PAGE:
There are obvious gaps in our archaeological knowledge of the settlement of the Moscow area when a production centre was emerging there. Many questions relating to the archaeology of the Bronze Age result from the virtual absence of radio-carbon dates for the sites concerned. In addition nothing is known about any sites from the Middle Bronze Age in this area, which means that it is not clear whether there was cultural continuity between the tribes, who populated it at that time and to whom the Fatyanovo sites belonged, and the corded-ware culture which followed on from it. Nor has the time been determined when the first fortified settlements appeared and Iron-Age burials have not been found either. The fate of the population which left behind it fortified settlements of the Dyakovo type, in the third quarter of the I millennium AD is still a subject hotly debated. There are also disagreements when it comes to determining the date and initial centres of medieval Russian colonization of the region.
Field research carried out by the Institute of Archaeology, together with the Zvenigorod Museum for Art and the History of Architecture, was directed towards solving these key problems.
In the basin of the Moscow River near Zvenigorod a number of key sites were identified and excavated: among these were the RANIS flood-plain settlement of the Fatyanovo Culture and the Mount Olympus (Dyutkovo) settlement from the final stage of the Bronze Age, the Dyutkovo fortified settlement, the Dunino 4 settlement (where an Iron-Age burial was found) and the medieval Russian village, Khotyazhi 1.
The RANIS flood-plain settlement has been dated on the basis of the buried soil in the layer of the flood-plain alluvium. The multi-disciplinary palaeo-geographic research carried out in this area has made it possible to reconstruct the natural conditions at the time it was first settled, which to judge from the radio-carbon data falls at the very end of the III or beginning of the II millennium BC. Several dwellings with hearths, which have been excavated, make it possible to arrive at a likely reconstruction of the site — a fairly large but very short-lived settlement, apparently used on a seasonal basis by livestock-breeders and tillers of the land. Pots with round bases and holes in their lower parts probably served as utensils for milk products: parallels for these are found at Fatyanovo-Balanovo sites in Mordovia, while the range of flint items in which drilling and punching tools predominate, bears witness to the specialization that was taking place in economic activity.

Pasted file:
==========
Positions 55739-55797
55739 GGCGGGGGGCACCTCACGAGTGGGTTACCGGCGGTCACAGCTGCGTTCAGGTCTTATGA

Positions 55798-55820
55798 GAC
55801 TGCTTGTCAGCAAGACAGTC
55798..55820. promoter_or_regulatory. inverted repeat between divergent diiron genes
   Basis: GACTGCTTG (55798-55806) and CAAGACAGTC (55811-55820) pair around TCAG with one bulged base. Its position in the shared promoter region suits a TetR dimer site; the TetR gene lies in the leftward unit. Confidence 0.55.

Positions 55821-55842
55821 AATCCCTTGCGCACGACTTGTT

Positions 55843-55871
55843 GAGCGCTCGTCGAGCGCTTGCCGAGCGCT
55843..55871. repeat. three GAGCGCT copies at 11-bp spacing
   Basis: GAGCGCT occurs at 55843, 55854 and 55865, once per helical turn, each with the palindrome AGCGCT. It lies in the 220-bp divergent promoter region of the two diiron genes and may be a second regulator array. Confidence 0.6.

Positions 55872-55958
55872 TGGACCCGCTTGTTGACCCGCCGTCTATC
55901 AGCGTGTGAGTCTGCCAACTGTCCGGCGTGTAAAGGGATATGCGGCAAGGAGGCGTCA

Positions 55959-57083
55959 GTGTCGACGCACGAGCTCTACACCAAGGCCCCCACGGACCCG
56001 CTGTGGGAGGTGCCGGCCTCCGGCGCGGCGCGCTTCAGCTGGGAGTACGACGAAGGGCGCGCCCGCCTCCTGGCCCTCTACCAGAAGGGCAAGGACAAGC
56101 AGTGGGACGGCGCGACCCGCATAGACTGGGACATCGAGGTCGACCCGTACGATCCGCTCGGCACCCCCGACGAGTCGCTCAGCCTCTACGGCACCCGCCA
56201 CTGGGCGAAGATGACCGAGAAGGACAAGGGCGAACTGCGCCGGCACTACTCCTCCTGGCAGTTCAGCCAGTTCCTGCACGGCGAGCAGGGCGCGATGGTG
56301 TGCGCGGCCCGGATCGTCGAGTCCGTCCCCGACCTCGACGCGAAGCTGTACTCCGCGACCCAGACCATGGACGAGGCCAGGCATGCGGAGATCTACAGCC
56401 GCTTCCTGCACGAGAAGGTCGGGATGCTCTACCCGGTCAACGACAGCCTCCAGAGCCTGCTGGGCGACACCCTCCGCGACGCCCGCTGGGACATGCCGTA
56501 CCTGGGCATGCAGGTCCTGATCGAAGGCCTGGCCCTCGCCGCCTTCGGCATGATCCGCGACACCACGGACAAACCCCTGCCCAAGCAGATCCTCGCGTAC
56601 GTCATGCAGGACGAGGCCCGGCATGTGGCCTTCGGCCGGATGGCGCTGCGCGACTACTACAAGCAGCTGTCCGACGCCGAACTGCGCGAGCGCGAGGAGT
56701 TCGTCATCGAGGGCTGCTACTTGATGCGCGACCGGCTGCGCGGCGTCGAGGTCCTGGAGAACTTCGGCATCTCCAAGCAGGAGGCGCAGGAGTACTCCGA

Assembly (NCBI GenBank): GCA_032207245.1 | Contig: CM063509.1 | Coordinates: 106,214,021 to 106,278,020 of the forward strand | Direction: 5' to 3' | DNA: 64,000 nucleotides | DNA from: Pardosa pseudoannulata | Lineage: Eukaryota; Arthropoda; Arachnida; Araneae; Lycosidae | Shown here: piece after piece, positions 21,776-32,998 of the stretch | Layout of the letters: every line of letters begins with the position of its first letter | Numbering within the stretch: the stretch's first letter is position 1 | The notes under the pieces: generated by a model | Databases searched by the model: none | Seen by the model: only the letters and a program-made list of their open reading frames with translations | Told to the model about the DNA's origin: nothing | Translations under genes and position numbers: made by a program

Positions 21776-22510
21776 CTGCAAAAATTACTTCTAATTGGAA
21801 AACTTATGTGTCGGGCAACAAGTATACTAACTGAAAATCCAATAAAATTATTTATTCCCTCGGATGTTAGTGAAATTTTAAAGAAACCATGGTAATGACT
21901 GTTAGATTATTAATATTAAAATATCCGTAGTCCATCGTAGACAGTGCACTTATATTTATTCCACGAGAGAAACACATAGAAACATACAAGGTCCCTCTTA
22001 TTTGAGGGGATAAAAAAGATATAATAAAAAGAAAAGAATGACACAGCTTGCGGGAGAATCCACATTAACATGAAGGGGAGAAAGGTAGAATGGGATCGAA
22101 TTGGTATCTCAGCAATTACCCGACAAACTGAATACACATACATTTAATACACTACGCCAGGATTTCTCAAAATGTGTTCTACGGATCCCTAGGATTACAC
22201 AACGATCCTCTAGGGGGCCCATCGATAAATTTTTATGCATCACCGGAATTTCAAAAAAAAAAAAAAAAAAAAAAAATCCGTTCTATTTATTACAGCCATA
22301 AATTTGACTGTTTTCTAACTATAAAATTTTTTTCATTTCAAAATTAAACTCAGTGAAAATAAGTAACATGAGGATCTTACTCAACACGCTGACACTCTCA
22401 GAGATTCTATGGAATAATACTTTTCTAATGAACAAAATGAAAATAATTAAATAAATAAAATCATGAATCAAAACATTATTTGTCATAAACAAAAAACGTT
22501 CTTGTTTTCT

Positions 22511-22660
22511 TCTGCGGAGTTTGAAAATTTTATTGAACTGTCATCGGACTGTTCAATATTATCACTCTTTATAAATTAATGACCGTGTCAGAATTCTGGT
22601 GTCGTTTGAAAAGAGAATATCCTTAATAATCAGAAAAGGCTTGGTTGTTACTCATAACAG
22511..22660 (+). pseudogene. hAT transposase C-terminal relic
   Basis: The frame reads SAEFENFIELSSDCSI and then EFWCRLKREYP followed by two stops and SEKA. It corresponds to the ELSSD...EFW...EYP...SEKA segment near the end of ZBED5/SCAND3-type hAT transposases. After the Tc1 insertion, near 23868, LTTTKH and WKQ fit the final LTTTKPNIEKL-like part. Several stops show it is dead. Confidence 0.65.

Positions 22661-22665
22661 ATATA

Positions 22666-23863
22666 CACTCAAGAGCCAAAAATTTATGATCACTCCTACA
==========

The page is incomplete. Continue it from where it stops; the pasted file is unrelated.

At the fortified settlement of Dyutkovo the earliest system of defences in the environs of Moscow was found: it consisted exclusively of ditches, which were up to 1.5 m deep. The assemblage of finds from that site including a pin made of two different metals with a terminal consisting of a double spiral and pottery decorated with imprints of a stick at an angle points to the 9th–7th centuries BC as the most likely date for the emergence of the settlement. At this same site a hoard of bronze items of female jewellery was found dating from the 1st–2nd centuries AD, typical precisely for the population of the Moscow River Basin.
A unique burial of the Early Dyakovo period was found in the large village of Dunino 4 — the first of its kind found in the environs of Moscow. Thorough archaeological and anthropological investigation of this cremation without any grave goods made it possible to piece together a complex “multi-stage” funerary rite and opened up prospects for finding further burials of this kind.
The range of medieval Russian sites at Khotyazhi is one of the largest and most revealing in the Moscow Region: it sheds light on the initial stage of the colonization of the region by a new population. To judge from the results of the research carried out by specialists from the geophysics department in the Geology Faculty of the Lomonosov Moscow State University, the cultural layer was up to 1.5 m thick. In the excavated area at Khotyazhi a property dating from the second half of the 11th century was discovered and a series of earlier finds — hand-moulded pottery, glass beads for stringing and